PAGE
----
Most of the animated gifs were as I guessed earlier used for design elements, banner ads mostly, like this early example of an ad to download your own personal Ronald Reagan screensaver:
As we move forward in time the gifs mostly become banner ads for various things, culminating in mostly actblue.com banner ads for democratic politicians. Some sites had wordpress blogs attached to them so you would get more pop culture meme type gifs but mostly they were used for ad space.
Interestingly it seems libertarians made heavy use animated gifs in the early 2010s with multiple candidates using the medium to try to present their idea of what libertarianism is and where they think it fits into the political spectrum:
It is not a huge dataset once you filter down to these few (200) animated gifs, but it does encapsulate the progression of use for the medium over twenty years on political sites. The early days had very small crude gifs progressing to the high resolution photo gifs of 2018.
What really drove me to start looking at animated gifs in this domain was the idea that people used animated gifs in a political way. I wanted to find examples of this use to show how the medium could communicate a political message. As described above these “official” animated gifs are sterile and vanilla, they are mostly not being used to communicate political messaging. That makes sense in the context they are presented as most official campaign sites are very sterile and non-confrontational themselves. I knew if I dove into the non-official gifs I would find what I was looking for. This led me to user generated or user contributed animated gifs. These are assets that were contributed to this dataset via sites adjacent to the official site. They might be social media, or user forums, or comment sections. For example the top ten non-official domains that were hosting animated gifs in this dataset are:
photobucket.com 820,485 myspacecdn.com 98,965 heritage.org 84,391 imageshack.us 57,994 asu.edu 53,191 gwu.edu 51,863 nj.us 46,537 wa.gov 44,413 mn.us 40,670 tumblr.com 40,198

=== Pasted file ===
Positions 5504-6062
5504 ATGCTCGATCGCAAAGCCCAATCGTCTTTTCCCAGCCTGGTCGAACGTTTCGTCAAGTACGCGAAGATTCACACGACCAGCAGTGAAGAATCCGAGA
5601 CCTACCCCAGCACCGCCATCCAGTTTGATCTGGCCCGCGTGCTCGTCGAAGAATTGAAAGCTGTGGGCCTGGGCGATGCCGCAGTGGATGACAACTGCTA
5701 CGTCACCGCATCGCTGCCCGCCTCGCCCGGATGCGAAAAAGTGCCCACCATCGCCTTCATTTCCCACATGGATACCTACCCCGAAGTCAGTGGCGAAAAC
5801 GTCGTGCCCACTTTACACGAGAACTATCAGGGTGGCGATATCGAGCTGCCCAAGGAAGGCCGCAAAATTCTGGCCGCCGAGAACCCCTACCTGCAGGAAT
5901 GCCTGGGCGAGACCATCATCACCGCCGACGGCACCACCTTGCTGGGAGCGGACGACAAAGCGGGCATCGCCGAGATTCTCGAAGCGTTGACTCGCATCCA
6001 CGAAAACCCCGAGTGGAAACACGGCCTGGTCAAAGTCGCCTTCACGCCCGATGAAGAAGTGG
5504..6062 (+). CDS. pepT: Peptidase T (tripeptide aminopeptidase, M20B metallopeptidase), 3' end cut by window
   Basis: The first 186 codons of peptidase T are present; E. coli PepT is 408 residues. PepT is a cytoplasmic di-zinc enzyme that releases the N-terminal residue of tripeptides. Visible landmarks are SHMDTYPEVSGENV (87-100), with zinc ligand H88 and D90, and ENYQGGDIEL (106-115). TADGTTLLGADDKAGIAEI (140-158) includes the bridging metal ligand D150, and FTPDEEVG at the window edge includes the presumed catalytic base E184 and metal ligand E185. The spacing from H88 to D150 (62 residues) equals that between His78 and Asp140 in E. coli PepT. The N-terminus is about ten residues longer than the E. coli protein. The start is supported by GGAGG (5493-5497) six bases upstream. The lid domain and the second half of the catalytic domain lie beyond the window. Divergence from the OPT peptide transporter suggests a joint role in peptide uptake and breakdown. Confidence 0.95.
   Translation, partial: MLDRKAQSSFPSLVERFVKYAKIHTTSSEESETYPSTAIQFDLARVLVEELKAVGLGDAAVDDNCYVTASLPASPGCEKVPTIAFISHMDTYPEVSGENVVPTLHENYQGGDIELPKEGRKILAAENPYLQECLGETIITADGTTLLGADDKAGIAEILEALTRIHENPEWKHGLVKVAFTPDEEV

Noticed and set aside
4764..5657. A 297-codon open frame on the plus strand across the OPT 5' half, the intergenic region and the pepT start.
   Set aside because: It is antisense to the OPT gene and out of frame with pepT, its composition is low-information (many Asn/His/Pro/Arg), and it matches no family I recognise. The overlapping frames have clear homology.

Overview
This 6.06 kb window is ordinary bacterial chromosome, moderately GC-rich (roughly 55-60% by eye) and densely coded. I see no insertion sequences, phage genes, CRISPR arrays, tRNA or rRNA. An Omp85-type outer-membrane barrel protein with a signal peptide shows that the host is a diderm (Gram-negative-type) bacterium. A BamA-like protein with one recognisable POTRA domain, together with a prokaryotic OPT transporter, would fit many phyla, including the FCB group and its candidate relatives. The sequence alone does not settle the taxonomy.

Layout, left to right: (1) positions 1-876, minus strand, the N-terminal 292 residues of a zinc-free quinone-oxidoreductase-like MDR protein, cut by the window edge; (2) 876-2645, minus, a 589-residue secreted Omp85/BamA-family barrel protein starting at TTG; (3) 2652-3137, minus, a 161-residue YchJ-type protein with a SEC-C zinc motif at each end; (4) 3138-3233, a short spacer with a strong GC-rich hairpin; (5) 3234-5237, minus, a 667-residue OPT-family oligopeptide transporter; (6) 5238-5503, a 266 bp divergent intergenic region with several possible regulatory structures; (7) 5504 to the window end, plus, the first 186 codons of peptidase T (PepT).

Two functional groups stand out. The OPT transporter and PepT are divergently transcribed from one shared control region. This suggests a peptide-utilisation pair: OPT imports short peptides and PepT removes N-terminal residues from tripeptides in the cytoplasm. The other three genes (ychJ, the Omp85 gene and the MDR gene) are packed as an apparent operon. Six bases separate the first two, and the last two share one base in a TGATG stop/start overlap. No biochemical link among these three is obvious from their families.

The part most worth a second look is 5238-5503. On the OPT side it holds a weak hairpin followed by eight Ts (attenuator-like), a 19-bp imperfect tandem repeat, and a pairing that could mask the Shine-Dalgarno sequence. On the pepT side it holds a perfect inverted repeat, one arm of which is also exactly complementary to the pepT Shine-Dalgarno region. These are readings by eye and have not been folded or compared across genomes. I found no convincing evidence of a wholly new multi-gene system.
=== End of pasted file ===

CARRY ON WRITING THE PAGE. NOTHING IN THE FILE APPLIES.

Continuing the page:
These are mostly content hosting domains, meaning in this dataset there are hundreds of thousands of animated gifs created by people that somehow made their way into the dataset. Mostly likely through linking or social media sites. I called these “user content gifs.” At this point I really have zero context of where these animated gifs appeared in the dataset. Without the WARC files I don’t know that an image hosted at tumblr was posted in the comment section of actblue.com or maybe an imageshack gif was posted as a reply to twitter post by a politician captured in the dataset. I do know that there is a higher likelihood that the gif could be politically related since it was captured occurring in the orbit of these political sites, but it could also just be someone's avatar image they like to use. There is really no way to extract politically active animated gifs except to look at them, so I looked at a lot of them. I would select a domain, download all gifs from the LC web archive server and have a script build a giant web page displaying the gifs. I would manually look at the gifs and see if I could find some political ones. I did this only for one domain, the very famous Blingee. I knew immediately when I saw that there were thousands of blingee gifs I would see some wild gifs, hopefully political in some sense. Here is a selection of political blingees: